The Emmental Valley, below the Swiss Alps rendered refuge to Anabaptists who were forced to flee the larger towns. The Anabaptist Tour 2014 went into the Emmental Valley. It was easy for the mind to begin to sing, “Rock of Ages, Cleft for Me.” However, Transvaal Castle prison was a grim reminder that many Saints were slaughtered in the valley “of whom this world is not worthy”.
A stop in Schleitheim warmed the heart and proved that the devil’s persecution could not stop the Word of God. It was here at Schleitheim, that one of 4 existing copies of the Schleitheim Confession is under glass, in a small museum. These Seven Articles of Schleitheim, February 24, 1527 cemented forever what it meant to take hold of the Gospel plow, as an Anabaptists.
A small detour in Augsburg gave the group a chance to see the location of a great gathering of Anabaptists missionaries in the home of Susanna Doucher, located along the Bürgergässchen. Here a number of Swiss Anabaptists, as well as Austrian and German Anabaptists gathered to plot out a method to fulfill the Great Commission. After a year’s time only two of these great Anabaptist missionaries remained. The rest could not escape the executioner’s blade. Their lives were taken because they believe in the Light of the World.
On to Vienna, Austria where many Anabaptist; most notably Balthasar Hubmaier were tortured and burned at the stake. In the shadows of St. Stephen’s Cathedral, one could sense the spirit of the harlot who rides upon the scarlet beast. Not far from the city was Falkenstein Castle were many Anabaptist were held and sentenced to be gallery slaves. (This was a fate worse than death.)
From the castle, Mikulov, Czech Republic, (Moravia of former times), could be seen at a distance. This next stop at Mikulov rendered evidence of a more religiously tolerant environment governed by Lichtenstein family. It is documented that even one of the princes of this prestigious family was won to the gospel by Balthazar Hubmaier, who enjoyed a 3 year stay in this hospitable town. Here in Mikulov, it is believed that Hubmaier found his peace with his recantation in Zürich, which forever haunt him. He successfully wrote, published works, and shined the bright light of the Gospel during his stay in Mikulov. However, when Ferdinand took control of the territory it would not be long before Hubmaier and his wife Elizabeth were arrested and taken to Vienna, for his ultimate torture and death.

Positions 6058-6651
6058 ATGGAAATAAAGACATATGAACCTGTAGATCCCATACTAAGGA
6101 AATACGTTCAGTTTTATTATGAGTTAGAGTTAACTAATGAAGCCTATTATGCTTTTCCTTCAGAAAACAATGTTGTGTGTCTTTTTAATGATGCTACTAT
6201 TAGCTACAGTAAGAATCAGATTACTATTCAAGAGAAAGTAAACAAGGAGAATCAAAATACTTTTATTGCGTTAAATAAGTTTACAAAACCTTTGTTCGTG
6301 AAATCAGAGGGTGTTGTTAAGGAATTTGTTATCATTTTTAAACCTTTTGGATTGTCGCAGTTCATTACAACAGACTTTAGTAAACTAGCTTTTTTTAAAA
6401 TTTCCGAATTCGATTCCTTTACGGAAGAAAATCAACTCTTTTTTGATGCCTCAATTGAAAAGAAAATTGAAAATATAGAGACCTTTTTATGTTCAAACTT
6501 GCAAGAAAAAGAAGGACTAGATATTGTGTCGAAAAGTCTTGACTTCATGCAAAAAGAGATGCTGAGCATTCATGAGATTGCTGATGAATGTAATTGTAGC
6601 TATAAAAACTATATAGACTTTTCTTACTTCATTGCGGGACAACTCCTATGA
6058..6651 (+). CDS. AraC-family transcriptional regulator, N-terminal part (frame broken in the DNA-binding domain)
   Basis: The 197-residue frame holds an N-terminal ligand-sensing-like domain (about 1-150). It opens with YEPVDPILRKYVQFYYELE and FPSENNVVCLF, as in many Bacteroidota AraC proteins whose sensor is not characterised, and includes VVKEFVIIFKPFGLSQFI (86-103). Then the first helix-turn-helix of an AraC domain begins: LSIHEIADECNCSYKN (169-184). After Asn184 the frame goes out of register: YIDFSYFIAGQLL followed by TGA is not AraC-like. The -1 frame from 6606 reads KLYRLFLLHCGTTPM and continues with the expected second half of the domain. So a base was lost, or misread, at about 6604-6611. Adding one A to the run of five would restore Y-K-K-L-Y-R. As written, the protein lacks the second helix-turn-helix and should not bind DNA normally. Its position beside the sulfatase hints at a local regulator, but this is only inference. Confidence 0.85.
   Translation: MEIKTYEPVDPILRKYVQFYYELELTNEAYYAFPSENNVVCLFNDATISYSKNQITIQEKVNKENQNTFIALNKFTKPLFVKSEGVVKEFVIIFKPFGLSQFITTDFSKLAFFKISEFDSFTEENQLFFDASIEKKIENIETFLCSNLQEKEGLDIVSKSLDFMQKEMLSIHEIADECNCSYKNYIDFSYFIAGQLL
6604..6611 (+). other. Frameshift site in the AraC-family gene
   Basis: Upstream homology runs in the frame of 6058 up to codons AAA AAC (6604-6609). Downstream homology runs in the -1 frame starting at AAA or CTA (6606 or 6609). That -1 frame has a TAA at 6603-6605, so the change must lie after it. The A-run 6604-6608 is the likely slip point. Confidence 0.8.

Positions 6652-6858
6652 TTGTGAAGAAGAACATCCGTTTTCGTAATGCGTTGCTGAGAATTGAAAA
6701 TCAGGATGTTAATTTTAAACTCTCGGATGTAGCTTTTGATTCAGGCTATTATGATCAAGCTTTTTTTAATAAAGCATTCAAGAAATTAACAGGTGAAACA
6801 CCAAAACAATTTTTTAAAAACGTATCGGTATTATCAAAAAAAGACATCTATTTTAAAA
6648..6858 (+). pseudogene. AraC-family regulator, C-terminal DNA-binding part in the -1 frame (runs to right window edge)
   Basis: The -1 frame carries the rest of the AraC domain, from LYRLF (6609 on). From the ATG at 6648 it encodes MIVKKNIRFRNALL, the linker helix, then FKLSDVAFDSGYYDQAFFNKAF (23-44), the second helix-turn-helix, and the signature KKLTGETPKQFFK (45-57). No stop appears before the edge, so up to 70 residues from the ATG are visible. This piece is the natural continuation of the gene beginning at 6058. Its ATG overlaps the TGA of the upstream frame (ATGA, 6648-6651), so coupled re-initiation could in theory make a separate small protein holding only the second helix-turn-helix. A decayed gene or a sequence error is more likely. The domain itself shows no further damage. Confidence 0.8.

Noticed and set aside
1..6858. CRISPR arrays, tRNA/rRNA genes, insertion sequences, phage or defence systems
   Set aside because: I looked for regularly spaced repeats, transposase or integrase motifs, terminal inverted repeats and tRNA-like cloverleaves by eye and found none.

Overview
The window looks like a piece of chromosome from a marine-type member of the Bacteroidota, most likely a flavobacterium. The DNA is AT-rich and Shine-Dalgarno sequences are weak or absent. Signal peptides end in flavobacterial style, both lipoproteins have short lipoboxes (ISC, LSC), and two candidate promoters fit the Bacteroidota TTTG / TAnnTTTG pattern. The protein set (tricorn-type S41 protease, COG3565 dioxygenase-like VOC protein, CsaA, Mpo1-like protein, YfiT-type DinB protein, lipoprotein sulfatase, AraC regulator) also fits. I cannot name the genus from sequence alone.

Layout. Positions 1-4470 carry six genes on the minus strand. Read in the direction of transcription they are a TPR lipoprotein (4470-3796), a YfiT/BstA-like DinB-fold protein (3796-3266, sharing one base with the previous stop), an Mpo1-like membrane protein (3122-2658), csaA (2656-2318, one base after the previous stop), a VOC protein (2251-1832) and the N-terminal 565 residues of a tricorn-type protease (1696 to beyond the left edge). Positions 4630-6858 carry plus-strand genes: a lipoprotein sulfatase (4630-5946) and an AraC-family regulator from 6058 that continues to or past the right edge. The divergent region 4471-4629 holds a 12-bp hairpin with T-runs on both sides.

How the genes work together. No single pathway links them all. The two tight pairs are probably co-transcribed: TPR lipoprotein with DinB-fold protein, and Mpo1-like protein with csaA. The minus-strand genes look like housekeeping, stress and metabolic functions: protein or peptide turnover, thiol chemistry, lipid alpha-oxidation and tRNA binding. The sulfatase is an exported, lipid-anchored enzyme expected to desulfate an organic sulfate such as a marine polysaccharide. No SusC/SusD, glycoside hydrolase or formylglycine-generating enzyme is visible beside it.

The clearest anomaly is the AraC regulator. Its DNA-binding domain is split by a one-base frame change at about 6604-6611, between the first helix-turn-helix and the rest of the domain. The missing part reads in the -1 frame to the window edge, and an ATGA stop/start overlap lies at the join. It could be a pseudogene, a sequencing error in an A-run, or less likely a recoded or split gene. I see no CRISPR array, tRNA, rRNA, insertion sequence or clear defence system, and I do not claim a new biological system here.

The story does not end with execution. It actually ends in triumph. Although Anabaptists of the 16th century had to hide, worship in secret and suffer many things for the precious treasure of the Word of God; the Word is not bound. Their faith has survived and the sacrifices have not been in vain. The Word of God, revealed to the common man, brought about this great movement called “Anabaptistism”. The word of God has moved people into action for centuries. The Word of God is truth. And in the words of Balthazar Hubmaier, “truth is immortal”.
by Pastor Craig Layton
Pastor Leary Baptist Church, Leary GA
Member of the Anabaptist Heritage Tour 2014